China’s President Xi Jinping and his US counterpart Joe Biden — more accustomed to scrapping for influence in the strategically located country — both offered assistance.
More than 1,000 people have already been displaced by the catastrophe, aid agencies have estimated.
UN Development Programme official Nicholas Booth said up to 30,000 people could have been cut off by the disaster across several villages.
These communities had enough supplies for the coming weeks, but opening up that road remained essential, he said.
“This landslide has blocked the road westward, so not only are there challenges in accessing the village itself, but it does mean the communities beyond that are also cut off.”
Locals said the landslip may have been triggered by recent heavy rains.
Papua New Guinea has one of the wettest climates in the world, and research has found shifting rainfall patterns linked to climate change could exacerbate the risk of landslides.
The estimated death toll has climbed significantly since the disaster struck, as officials reassess the size of the population.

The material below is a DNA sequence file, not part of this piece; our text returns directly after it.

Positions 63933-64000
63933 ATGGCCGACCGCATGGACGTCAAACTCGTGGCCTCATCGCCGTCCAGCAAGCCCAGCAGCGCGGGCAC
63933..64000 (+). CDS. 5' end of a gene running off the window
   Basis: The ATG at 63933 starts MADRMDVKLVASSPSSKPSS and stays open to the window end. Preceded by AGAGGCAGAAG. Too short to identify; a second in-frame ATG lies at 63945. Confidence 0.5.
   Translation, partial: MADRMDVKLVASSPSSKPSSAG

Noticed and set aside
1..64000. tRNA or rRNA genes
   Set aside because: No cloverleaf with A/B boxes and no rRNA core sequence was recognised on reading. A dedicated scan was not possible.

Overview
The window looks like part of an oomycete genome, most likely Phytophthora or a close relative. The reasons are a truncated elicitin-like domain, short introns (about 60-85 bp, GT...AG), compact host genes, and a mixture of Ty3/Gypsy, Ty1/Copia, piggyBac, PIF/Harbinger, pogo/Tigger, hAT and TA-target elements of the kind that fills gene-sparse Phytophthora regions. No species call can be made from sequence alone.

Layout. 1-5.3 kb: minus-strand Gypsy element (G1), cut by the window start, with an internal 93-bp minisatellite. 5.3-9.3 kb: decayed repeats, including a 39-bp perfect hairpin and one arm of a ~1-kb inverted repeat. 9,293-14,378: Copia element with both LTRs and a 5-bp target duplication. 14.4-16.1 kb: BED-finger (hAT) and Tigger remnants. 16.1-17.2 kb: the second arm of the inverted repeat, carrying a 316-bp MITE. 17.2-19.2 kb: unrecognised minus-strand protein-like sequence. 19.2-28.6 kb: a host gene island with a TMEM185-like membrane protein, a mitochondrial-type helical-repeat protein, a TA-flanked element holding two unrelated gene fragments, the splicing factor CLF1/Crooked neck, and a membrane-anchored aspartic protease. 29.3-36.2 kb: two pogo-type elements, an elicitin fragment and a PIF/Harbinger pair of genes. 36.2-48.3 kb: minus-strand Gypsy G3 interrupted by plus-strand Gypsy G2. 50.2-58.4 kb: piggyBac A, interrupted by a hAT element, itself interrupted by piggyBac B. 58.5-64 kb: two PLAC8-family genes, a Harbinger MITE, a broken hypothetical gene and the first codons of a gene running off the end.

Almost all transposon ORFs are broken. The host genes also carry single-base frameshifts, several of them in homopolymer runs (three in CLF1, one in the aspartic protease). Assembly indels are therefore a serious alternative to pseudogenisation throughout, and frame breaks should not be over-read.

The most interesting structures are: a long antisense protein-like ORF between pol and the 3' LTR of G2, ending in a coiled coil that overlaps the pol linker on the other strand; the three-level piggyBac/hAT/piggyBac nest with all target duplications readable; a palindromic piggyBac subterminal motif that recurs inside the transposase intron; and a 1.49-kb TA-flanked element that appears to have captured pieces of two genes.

Many people fleeing tribal violence have moved into the area in the past few years.
The area is located about 600 kilometers from Port Moresby.


Rocket carrying North Korea’s second spy satellite explodes shortly after launch

Updated 28 May 2024
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Rocket carrying North Korea’s second spy satellite explodes shortly after launch

  • Setback for leader Kim Jong Un’s hopes to operate multiple satellites to better monitor the US and South Korea
  • Rocket blew up during a first-stage flight soon after liftoff due to a suspected engine problem

SEOUL: A rocket launched by North Korea to deploy the country’s second spy satellite exploded shortly after liftoff Monday, state media reported, in a setback for leader Kim Jong Un’s hopes to operate multiple satellites to better monitor the US and South Korea.
Monday’s failed launch came hours after leaders of South Korea, China and Japan met in Seoul in their first trilateral meeting in more than four years. It’s highly unusual for North Korea to take provocative action when China, its major ally and economic pipeline, is engaging in high-level diplomacy in the region.